Tuesday, June 19, 2012

Has Golf Gone Country?

While watching the US Open, I wondered if southern golf is taking over the PGA Tour. After doing some research, the below post came about. And Clemson's impact on the PGA Tour is a large part of this movement, so enjoy!

This post was originally published on my personal site

While the South is known for its golf courses (Augusta, Pinehurst, Sawgrass), the game of golf hasn't been focused here since Bobby Jones.

Jones pulled the spotlight from Hagan and New York and was able to keep it through most of the 20's and 30's. But following his health issues, it went back to New York with Gene Sarazan.

And then to Texas with Byron Nelson and Ben Hogan.

It could be argued golf should have taken root in Virginia with Sam Sneed, but he had the misfortune of being a contemporary of Hogan, and Sneed never seemed to be able to wrangle it away from Hogan and take it home to Virginia.

Following Hogan, it could be said Arnie's Army marched the game back to North Carolina. But Arnie had the pleasure of being the first mainstream marketable face in golf. And rather than take the game to North Carolina, it ended up in Times Square.

Throw in Gary Player and a young Jack Nicklaus and the south never had a chance.

The game rested in the hands of the Big Three and corporate America through the remainder of the 60's, & 70's until their careers wound down.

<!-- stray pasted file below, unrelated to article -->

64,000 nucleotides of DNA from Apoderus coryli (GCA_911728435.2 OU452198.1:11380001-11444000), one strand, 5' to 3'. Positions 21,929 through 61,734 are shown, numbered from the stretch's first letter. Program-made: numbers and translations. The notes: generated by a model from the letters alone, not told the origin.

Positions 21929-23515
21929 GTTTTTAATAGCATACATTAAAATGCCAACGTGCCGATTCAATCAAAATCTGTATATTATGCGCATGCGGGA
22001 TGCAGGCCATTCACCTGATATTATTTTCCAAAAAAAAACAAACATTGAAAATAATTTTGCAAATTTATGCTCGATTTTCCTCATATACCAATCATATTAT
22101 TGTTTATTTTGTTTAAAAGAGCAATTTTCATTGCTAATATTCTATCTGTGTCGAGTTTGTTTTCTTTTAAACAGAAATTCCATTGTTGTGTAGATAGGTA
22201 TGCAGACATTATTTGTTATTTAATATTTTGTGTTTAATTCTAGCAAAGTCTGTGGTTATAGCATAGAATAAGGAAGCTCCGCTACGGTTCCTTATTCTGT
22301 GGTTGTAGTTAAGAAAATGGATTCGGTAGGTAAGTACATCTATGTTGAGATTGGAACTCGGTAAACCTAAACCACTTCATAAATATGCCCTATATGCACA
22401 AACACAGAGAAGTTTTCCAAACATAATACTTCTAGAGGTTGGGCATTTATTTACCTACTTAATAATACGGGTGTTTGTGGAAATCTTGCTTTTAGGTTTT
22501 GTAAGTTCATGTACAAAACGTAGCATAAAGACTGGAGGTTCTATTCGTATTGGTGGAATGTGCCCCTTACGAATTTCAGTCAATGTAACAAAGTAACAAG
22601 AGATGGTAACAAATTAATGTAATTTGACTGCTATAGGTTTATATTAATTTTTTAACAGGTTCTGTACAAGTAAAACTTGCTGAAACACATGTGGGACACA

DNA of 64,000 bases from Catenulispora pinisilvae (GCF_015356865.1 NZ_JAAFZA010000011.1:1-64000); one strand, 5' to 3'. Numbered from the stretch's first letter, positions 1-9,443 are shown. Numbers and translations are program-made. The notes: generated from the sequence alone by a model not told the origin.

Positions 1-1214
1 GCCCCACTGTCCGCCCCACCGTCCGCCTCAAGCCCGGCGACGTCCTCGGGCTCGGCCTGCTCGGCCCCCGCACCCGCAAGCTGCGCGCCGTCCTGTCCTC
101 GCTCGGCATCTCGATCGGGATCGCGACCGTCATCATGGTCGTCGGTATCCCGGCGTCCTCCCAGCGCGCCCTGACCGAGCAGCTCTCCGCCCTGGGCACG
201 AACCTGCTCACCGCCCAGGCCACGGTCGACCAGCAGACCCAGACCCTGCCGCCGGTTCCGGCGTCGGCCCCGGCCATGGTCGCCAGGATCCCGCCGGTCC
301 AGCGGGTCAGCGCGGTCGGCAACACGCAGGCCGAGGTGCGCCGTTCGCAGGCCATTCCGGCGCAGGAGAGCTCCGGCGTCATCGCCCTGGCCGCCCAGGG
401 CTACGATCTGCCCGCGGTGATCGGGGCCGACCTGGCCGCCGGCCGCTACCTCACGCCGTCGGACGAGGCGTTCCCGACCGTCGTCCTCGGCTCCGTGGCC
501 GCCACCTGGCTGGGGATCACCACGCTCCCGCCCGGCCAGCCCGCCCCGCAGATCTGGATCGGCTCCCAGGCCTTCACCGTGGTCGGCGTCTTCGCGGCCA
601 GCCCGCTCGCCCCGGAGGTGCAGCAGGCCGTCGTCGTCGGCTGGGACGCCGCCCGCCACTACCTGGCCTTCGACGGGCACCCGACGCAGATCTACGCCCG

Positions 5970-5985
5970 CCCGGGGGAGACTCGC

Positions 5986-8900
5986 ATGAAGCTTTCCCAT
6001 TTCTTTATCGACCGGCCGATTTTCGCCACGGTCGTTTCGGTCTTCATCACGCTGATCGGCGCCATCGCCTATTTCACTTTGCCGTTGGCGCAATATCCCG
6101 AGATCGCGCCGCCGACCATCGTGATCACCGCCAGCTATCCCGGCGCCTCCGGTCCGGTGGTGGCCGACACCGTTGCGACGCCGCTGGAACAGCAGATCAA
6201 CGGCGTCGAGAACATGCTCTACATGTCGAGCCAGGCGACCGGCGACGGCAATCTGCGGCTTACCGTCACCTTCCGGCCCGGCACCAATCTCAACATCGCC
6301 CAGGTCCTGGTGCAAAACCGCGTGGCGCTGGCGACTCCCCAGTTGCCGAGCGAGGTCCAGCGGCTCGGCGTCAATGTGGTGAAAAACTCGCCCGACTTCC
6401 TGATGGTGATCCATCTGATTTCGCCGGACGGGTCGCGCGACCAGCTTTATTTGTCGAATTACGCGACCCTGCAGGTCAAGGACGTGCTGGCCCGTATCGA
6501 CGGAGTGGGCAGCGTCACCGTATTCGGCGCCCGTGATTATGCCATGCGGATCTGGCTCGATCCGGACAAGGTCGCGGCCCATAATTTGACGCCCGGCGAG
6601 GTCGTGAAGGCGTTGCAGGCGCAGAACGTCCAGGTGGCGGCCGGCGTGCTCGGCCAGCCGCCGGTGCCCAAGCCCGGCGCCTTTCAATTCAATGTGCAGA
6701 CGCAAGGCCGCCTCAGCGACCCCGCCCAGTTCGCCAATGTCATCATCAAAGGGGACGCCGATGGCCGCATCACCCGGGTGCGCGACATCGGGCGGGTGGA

But following their run, golf seemed to struggle (minus one incredible run old man Jack had in '86 at Augusta). It produced great golf, but it could never find its star - someone who could elevate the game the way the earlier greats did.

And then came Tiger Woods. With him, the game refocused itself in places like Palo Alto, California (Stanford) and Eugene, Oregon (Nike).

And it stayed there until one unforgettable November night in 2009.

When Woods crashed into the fire hydrant and was taken to the hospital, the game of golf went south. Literally and figuratively.

But when the south finally had its grip on the game again, it didn't let go. This time it held on, like a Gator with dinner.

During Tiger's run, starting with his win at Augusta in 1997 and ending that fateful night, Americans won 32 major championships (Tiger 14). Of those 32 wins, only 6 were by southerners. The numbers were even worse until Glover (Clemson) and Cink (Georgia Tech) went back to back in the summer of 2009.

That 12+ year run saw Tiger and Phil go head-to-head and he rise of Jim Furyk. It was so bad, even the one-hit wonders were Yankees (Beem, Micheel, and Hamilton).
But since that night, the South has risen. The majors don't show it (2 to 2, with the last two going to the south), but the regular tour stops do.

Using the start of 2010 as the barometer, American's won 72 PGA Tour events (not counting alternate or non-official events). Southerners won 35.

Since 2011, Southerners won 23 of 44 tournaments with American winners. This year, 11 of 21 (and both majors).

And while these numbers only show Southerners winning half the tournaments, the south gets no credit for the vast areas of Texas and Oklahoma. These areas aren't really south, but they ain't north either.

If you leave Texas and Oklahoma out, then the South has won nearly twice as many as the other regions.

And it's a different breed of golfer. They're young, brash, and, most importantly, themselves.

You've got Watson's power and quirkiness, Dufner's chill, Dustin Johnson's length, Kuchar's smile, and Haas' lineage.

But will it last? Not sure, only one of the Golf Boys is from the south. And he has a Green Jacket.

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